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According to Toyota website, the average mileage per gallon for the 2013 Toyota Prius is between 48 miles per gallons to 51 miles per gallon. We would like to test the claim that the mean miles per gallon for all 2013 Toyota Prius is, at the worst case possible, greater than 48 miles per gallon, and we will perform the hypothesis testing at the significance level of 0.05. To collect data of the average miles per gallon of the Toyota Prius, we use the collected data result from Fuelly, a website for car owners to report the average miles per gallon of their vehicles. On that website, there are 95 2013 Toyota Prius with reported gas mileage. The sample size is at least 30, so it is good for us to perform the one-tailed hypothesis test for population mean. In addition, since the standard deviation of gas mileage is not given by Toyota, we will use the sample standard deviation to perform our test statistics. As a result, we will be using the one-tailed t-test for population mean. For... read more

So many students want to know how to get a high score on the IELTS. Yes, a band score of 7 or higher is possible, but you need to know the strategies and how the test is scored. If you don't know how the test is scored, you can't possibly know how to respond. That is why, one of the best hints is to look at the public band score information for each task. 

Hi everyone!   I have tutored students who take this class many times.  It is a very confusing class and teaches old concepts rarely used in business anymore, as the internet has changed how we use Excel and other data management tools. Further, it does not teach definitions of terms so it becomes difficult to look for information online.   I wanted to give some definitions here that will help you at least search for help online: In Excel, things that start with = are called "formulas". A bunch of characters together are called a "string". Strings can have spaces and punctuation. If you cut off a piece of a string (which is done using the LEFT, RIGHT, and MID formulas), that is called "parsing a string". An "array" is a list of numbers or cells. Arrays have have a : in them, and mean STARTING CELL:ENDING CELL (like A1:A20). Each formula has a name, and starts with = and the name, then has... read more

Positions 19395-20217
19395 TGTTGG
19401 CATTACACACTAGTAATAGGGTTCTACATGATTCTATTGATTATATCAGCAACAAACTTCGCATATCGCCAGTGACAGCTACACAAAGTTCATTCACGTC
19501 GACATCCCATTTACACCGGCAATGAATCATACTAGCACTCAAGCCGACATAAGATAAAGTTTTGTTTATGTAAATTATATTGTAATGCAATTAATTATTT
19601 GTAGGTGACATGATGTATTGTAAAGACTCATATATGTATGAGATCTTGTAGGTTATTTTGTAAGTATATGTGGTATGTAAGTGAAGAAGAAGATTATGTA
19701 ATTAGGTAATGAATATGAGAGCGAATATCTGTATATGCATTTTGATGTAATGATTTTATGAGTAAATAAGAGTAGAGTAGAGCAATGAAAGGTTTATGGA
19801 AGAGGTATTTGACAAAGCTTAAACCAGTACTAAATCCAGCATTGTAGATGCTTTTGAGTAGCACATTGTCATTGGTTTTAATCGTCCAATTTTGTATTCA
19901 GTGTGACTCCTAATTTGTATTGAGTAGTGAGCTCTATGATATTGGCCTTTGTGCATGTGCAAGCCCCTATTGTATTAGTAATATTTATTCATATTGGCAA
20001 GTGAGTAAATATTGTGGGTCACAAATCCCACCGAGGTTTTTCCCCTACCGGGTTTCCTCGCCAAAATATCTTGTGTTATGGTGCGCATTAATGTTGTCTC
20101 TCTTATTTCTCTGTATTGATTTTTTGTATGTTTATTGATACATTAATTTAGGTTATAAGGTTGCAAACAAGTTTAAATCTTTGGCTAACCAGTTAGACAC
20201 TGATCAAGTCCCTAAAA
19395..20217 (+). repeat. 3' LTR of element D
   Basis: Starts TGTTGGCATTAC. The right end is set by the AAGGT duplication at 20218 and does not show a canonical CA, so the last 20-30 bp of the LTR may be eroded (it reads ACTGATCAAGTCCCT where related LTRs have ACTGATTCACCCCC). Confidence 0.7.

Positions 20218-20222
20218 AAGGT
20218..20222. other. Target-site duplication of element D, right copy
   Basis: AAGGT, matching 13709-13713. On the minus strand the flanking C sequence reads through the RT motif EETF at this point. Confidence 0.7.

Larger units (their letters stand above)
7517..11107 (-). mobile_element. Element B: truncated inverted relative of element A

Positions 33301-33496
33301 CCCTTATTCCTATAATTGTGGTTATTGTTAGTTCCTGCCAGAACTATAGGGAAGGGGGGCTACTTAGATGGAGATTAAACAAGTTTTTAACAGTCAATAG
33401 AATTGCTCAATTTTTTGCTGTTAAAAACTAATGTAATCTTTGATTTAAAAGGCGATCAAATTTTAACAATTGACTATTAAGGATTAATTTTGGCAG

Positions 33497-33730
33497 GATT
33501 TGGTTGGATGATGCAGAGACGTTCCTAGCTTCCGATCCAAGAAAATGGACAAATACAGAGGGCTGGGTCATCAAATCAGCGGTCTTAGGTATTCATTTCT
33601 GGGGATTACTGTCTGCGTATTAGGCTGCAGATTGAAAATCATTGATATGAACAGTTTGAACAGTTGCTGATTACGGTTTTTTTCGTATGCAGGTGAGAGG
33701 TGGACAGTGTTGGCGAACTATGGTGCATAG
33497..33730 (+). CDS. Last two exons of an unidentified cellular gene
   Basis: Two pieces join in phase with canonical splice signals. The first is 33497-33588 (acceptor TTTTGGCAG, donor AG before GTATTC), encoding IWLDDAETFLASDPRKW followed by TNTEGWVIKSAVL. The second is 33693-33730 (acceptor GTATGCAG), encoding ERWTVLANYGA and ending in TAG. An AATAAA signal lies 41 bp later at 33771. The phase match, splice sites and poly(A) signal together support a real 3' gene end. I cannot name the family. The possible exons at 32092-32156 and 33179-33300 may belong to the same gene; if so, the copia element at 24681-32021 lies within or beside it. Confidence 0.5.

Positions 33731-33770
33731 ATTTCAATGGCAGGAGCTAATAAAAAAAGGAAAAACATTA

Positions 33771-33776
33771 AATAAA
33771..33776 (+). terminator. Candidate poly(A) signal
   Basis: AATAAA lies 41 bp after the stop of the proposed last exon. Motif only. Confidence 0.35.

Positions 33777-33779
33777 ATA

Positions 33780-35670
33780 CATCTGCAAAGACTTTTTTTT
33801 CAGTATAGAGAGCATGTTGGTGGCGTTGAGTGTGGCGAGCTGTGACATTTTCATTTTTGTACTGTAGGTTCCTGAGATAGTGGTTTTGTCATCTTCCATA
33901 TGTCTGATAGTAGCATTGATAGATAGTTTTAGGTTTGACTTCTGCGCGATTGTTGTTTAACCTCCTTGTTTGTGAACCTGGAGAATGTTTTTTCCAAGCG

When I took Geometry in high school, I was intimidated, confused, and just plain miserable. What had happened to learning math. I was a wiz in Algebra 1 and made straight A's on all my work, tests, and grade. Then in Geometry I was failing in all areas. I had to take Geometry in summer school to make up for the F, I made during my sophomore year. I went to college and graduated 15 years after I graduated high school. I took just about every math course offered. I ended up being an Industrial Engineer and had a wonderful rewarding and successful career. Just before I was ready to retire, I decided to teach high school math. After teaching 4 classes of Algebra 1 and 1 class of Algebra 2 my first year, I went to another school to teach, of all subjects: Geometry. I went over the text book from cover to cover. Then I decided to teach Geometry like I wished was done when I was in high school. From day 1 to finals, everyone one of my students really, and I mean really, enjoyed my class.... read more

When I took Geometry in high school, I was intimidated, confused, and just plain miserable.  What had happened to learning math.  I was a wiz in Algebra 1 and made straight A's on all my work, tests, and grade.  Then in Geometry I was failing in all areas.  I had to take Geometry in summer school to make up for the F, I made during my sophomore year.  I went to college and graduated 15 years after I graduated high school.  I took just about every math course offered.  I ended up being an Industrial Engineer and had a wonderful rewarding and successful career.  Just before I was ready to retire, I decided to teach high school math.  After teaching 4 classes of Algebra 1 and 1 class of Algebra 2 my first year, I went to another school to teach, of all subjects: Geometry.  I went over the text book from cover to cover.  Then I decided to teach Geometry like I wished was done when I was in high school.  From day 1 to finals, everyone... read more